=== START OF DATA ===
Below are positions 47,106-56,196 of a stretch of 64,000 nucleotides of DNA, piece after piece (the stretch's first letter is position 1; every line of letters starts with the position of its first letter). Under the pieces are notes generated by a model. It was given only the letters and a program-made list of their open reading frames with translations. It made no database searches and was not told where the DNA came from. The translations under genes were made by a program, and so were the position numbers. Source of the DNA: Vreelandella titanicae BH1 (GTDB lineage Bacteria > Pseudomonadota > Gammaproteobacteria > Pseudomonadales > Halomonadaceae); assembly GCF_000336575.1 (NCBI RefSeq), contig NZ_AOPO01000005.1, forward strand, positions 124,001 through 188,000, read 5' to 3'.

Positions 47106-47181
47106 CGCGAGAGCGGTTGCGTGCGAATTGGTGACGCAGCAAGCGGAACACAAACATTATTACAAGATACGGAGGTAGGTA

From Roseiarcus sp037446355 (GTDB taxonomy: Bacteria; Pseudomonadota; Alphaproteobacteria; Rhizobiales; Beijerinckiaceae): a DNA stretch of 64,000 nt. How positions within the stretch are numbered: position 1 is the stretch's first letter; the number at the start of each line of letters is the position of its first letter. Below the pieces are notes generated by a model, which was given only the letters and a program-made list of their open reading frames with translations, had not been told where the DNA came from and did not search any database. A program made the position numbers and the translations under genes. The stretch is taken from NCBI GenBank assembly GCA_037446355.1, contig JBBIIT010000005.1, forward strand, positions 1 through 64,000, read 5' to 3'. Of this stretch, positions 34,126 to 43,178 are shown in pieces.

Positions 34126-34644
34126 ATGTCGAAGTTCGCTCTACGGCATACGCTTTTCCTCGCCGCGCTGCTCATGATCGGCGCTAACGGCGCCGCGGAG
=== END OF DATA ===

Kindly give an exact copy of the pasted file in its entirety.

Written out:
Below are positions 47,106-56,196 of a stretch of 64,000 nucleotides of DNA, piece after piece (the stretch's first letter is position 1; every line of letters starts with the position of its first letter). Under the pieces are notes generated by a model. It was given only the letters and a program-made list of their open reading frames with translations. It made no database searches and was not told where the DNA came from. The translations under genes were made by a program, and so were the position numbers. Source of the DNA: Vreelandella titanicae BH1 (GTDB lineage Bacteria > Pseudomonadota > Gammaproteobacteria > Pseudomonadales > Halomonadaceae); assembly GCF_000336575.1 (NCBI RefSeq), contig NZ_AOPO01000005.1, forward strand, positions 124,001 through 188,000, read 5' to 3'.

Positions 47106-47181
47106 CGCGAGAGCGGTTGCGTGCGAATTGGTGACGCAGCAAGCGGAACACAAACATTATTACAAGATACGGAGGTAGGTA

From Roseiarcus sp037446355 (GTDB taxonomy: Bacteria; Pseudomonadota; Alphaproteobacteria; Rhizobiales; Beijerinckiaceae): a DNA stretch of 64,000 nt. How positions within the stretch are numbered: position 1 is the stretch's first letter; the number at the start of each line of letters is the position of its first letter. Below the pieces are notes generated by a model, which was given only the letters and a program-made list of their open reading frames with translations, had not been told where the DNA came from and did not search any database. A program made the position numbers and the translations under genes. The stretch is taken from NCBI GenBank assembly GCA_037446355.1, contig JBBIIT010000005.1, forward strand, positions 1 through 64,000, read 5' to 3'. Of this stretch, positions 34,126 to 43,178 are shown in pieces.

Positions 34126-34644
34126 ATGTCGAAGTTCGCTCTACGGCATACGCTTTTCCTCGCCGCGCTGCTCATGATCGGCGCTAACGGCGCCGCGGAG